The Australian Competition and Consumer Commission (ACCC) has released a consultation paper (PDF) on NBN Co's Special Access Undertaking (SAU).
NBN Co lodged a revised SAU in September this year after the ACCC suspended its assessment of the initial SAU NBN Co lodged in December 2011, which was criticised by ISPs as having limited scope in pricing controls.
The revised SAU lodged by NBN Co freezes wholesale prices of the National Broadband Network's (NBN) products for five years. For the next 25 years, annual price rises on all products and services would be limited to 1.5 per cent less than inflation, with the goal of wholesale price reductions over time.
"The proposed SAU appears to set out a workable overall regulatory framework for the supply of NBN Co's services for the next 30 years. Yet, there are many complex issues of detail and drafting to be assessed and debated before the ACCC can determine whether it is reasonable and promotes the long-term interests of end users," Rod Sims, ACCC chairman, said in a statement.
"The consultation paper seeks the views of consumers and industry and is the first step in what will be a thorough assessment by the ACCC of the undertaking."
The ACCC has listed 71 questions in its consultation paper, covering the ACCC's powers in resolving disputes between NBN Co and its customers; the operation of the SAU; services covered by the SAU; product development and the withdrawal of obsolete products; pricing; and non-pricing matters.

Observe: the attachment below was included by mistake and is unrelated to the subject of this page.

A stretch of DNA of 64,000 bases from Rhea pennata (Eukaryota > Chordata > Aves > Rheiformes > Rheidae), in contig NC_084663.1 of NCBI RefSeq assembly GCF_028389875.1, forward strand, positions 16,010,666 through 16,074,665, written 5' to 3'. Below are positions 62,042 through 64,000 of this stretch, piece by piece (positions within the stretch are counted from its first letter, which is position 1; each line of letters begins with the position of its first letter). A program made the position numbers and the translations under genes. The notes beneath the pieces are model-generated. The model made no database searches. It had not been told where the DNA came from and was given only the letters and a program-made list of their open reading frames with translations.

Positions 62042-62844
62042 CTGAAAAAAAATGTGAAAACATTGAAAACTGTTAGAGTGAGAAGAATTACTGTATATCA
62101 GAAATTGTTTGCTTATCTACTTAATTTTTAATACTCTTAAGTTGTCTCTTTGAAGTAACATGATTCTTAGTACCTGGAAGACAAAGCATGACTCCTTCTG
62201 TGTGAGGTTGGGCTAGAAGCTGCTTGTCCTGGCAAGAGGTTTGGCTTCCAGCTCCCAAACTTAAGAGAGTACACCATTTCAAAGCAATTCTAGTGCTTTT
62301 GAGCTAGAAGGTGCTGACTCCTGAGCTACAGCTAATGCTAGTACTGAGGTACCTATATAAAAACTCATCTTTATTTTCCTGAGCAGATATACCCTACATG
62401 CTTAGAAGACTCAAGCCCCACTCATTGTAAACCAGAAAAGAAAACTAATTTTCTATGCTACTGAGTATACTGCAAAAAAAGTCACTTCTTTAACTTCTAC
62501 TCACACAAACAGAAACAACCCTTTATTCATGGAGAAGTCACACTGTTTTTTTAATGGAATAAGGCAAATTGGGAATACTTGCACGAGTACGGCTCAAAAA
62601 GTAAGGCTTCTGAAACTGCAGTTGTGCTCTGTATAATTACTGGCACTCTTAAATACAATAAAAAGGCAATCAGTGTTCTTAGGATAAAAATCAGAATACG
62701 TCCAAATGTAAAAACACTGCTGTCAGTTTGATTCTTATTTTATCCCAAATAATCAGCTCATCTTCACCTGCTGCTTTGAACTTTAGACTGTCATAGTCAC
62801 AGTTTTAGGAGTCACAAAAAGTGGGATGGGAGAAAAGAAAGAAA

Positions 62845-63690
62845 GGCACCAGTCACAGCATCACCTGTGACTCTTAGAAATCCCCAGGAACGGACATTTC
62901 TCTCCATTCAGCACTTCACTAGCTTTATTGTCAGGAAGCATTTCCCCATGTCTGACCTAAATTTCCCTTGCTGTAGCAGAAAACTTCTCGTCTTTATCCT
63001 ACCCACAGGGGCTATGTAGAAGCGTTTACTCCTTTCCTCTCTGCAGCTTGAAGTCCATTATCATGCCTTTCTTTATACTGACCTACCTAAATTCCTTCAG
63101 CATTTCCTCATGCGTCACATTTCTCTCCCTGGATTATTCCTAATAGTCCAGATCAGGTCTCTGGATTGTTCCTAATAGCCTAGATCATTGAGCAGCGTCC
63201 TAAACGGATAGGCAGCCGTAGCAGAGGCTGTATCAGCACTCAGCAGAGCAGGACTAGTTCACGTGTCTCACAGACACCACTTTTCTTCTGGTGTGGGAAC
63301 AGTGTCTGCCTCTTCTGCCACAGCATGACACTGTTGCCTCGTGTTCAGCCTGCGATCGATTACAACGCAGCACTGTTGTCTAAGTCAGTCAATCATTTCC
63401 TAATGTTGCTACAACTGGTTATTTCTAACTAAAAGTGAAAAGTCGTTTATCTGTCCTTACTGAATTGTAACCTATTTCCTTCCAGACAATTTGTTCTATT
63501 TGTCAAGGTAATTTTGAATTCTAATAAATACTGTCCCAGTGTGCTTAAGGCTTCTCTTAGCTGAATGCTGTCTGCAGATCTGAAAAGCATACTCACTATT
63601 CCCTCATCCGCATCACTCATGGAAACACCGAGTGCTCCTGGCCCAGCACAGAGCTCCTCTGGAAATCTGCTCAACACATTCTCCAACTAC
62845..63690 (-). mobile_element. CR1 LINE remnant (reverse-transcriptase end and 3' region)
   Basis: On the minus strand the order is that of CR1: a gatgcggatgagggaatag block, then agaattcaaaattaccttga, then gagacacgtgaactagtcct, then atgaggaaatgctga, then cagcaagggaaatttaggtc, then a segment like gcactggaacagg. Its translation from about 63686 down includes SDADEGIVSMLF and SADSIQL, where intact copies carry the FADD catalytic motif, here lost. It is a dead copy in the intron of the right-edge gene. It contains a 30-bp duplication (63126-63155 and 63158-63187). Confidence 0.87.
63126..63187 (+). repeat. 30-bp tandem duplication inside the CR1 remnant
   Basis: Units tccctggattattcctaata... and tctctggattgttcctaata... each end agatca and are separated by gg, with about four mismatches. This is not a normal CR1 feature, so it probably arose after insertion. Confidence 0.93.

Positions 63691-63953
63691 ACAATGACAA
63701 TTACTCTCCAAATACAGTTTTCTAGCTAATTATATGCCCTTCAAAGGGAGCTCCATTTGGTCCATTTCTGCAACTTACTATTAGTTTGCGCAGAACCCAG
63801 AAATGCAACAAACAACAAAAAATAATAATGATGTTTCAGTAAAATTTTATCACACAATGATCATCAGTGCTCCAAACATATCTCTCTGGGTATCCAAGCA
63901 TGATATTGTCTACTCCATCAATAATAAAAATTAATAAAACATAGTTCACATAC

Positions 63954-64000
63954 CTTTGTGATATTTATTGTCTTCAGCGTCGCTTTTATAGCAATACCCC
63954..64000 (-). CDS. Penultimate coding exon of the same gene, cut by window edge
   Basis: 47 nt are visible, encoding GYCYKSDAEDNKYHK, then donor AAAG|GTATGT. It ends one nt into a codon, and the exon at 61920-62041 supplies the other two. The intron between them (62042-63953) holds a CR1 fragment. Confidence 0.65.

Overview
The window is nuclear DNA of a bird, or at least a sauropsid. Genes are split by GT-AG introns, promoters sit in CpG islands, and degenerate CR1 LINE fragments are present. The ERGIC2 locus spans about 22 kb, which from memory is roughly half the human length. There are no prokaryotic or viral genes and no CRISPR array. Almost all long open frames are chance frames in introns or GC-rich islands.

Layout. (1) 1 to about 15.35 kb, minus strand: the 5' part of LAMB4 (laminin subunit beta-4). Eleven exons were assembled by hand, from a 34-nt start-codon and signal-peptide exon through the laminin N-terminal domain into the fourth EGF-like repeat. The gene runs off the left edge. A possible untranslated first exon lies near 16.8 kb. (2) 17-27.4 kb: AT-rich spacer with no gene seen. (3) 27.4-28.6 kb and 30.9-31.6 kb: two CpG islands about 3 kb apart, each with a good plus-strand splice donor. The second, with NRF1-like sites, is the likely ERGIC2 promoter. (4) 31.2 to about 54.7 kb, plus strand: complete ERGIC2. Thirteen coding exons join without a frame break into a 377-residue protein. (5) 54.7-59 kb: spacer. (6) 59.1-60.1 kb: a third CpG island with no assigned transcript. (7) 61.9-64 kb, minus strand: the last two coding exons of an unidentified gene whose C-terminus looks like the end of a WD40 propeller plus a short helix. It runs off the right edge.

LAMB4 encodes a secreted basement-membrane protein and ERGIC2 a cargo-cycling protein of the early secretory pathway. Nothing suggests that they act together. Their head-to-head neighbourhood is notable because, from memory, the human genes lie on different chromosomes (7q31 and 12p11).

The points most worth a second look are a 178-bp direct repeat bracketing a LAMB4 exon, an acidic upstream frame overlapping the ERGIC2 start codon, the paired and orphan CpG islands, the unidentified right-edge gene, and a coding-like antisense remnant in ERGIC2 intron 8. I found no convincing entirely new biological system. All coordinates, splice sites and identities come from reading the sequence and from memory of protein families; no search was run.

The consultation paper includes questions on whether commitments for retailers to NBN Co will allow for the smooth transition to the NBN and whether these commitments allow for products to be offered at a suitable price and for prices to fall in real terms over time.
The ACCC is also seeking feedback on how the controversial Connectivity Virtual Circuit (CVC) charge impacts on the take-up of NBN services by end users and retail service providers and NBN Co's ability to recover its investment costs. The ACCC will look at whether introducing more binding prices to lower the CVC are required.
The CVC cost for RSPs is a $20 charge for every megabit per second of capacity an RSP purchases at a point of interconnect (POI). NBN Co introduced a credit on the CVC after industry backlash to its initial pricing, offering a rebate on the wholesale charge for the first 150Mbps per month until NBN Co pass 30,000 premises in a connectivity serving area.
The ACCC will hold a forum in December for stakeholders, with submissions on the consultation paper closing 11 January, 2013.
A draft decision on NBN Co's SAU is expected in March next year, with the ACCC to invite further submissions to the draft decision.
The ACCC is required to make a decision on whether to accept or reject the SAU within six months of NBN Co lodging the SAU with the ACCC.
Follow Stephanie McDonald on Twitter: @stephmcdonald0
Follow Computerworld Australia on Twitter: @ComputerworldAU